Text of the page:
FWIW, while I enjoy both games, I don't think they're comparable beyond this kind of oddball stats. I could have written this comparing Agricola and KD:M too, but I'm not sure what that gets anyone. I wouldn't necessarily recommend both games to the same kind of gamer.


But they're constantly compared and contrasted in other forums. Both are very meaty cooperative dark-fantasy tactical "rpg in a box" with persistent character/world effects.

Which game(s) do you think are more similar to Gloomhaven than Kingdom Death Monster? Surely you must be jesting when you say Agricola...


I know, I know. I just like to push back on that when I can because I disagree with it. At it's core, KD:M is a civilization building game. It isn't a dungeon crawl in any sense other than you chuck dice to resolve combat (which, ironically, GH doesn't have). Gloomhaven is much closer to Descent or any number of dungeon crawl games going back to Heroquest and D&D. What it does that I think is special, is provide a really unique and fun system of character building. The best parallel I can draw would be with Diablo. In Diablo 2 and 3, the gameplay and story are pretty inconsequential. Go to a random place, kill all the things, get all the loot. What's engaging is each character offres multiple different kinds of builds in order to most efficiently achieve those tasks. Gloomhaven is the same way. The story is kind of thin and most scenarios are "go to random place, kill all the monsters" but the way you can your team kill those monsters is pretty variable. And just when you're starting to get tired of your character build, you can retire it and open up a surprise new character class to try your hand at. That's what I think sets GH apart from Descent, Mice and Mystics, Silver Tower, Runebound, Imperial Assault, World of Warcraft, etc etc etc etc. All the other stuff (stickers, deck building, "legacy" whatever) is just icing on top of that feature.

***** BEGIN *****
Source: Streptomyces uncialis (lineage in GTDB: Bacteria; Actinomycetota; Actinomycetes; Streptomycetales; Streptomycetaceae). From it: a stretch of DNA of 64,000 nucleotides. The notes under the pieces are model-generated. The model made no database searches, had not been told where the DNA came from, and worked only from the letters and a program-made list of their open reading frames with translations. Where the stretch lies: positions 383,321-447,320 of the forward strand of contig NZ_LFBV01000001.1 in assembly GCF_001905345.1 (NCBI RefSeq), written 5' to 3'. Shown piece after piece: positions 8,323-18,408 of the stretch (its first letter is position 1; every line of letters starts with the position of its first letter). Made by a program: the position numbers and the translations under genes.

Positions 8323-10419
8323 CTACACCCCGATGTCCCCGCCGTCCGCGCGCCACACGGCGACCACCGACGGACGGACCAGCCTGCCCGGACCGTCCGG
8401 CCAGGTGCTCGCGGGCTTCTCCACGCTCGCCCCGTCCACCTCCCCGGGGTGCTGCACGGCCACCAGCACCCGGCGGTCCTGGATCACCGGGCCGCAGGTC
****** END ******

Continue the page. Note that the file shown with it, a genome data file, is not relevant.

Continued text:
KD:M, on the other hand, has a much more complex and evocative world building style. It achieves a level of dread or horror in a board game that is frankly unmatched elsewhere. In one sense there is no story. No direct narrative per say. In another, the life and death of your tribe is the story you play out while the world is built through allusion and a cunning kind of indirect narrative. If you break it down into it's tiny parts, you can find other games to compare it to. For example, the hunt system is similar to the story system in Tales of the Arabian Nights or Agents of SMERSH. Or you gather resources and then invest those resources into leveling up various aspects of your civilization in order to more efficiently gather more resources. But taken all together, I don't think I know of another game that comes close. In fact, when someone suggests one, I try to go out and play it to find out if there's a successor to KD:M. The last couple I was recommended were Dark Souls and Shadow of Brimstone. The first ended up being fairly shallow on the gameplay end though the boss fights were closer. The second had little to no decisions to make, but did lift the classic "roll on a million different tables" system that KD:M also makes use of. Neither one really told a story and both were pretty focused on the individual character rising or falling rather than on a civilization of many characters.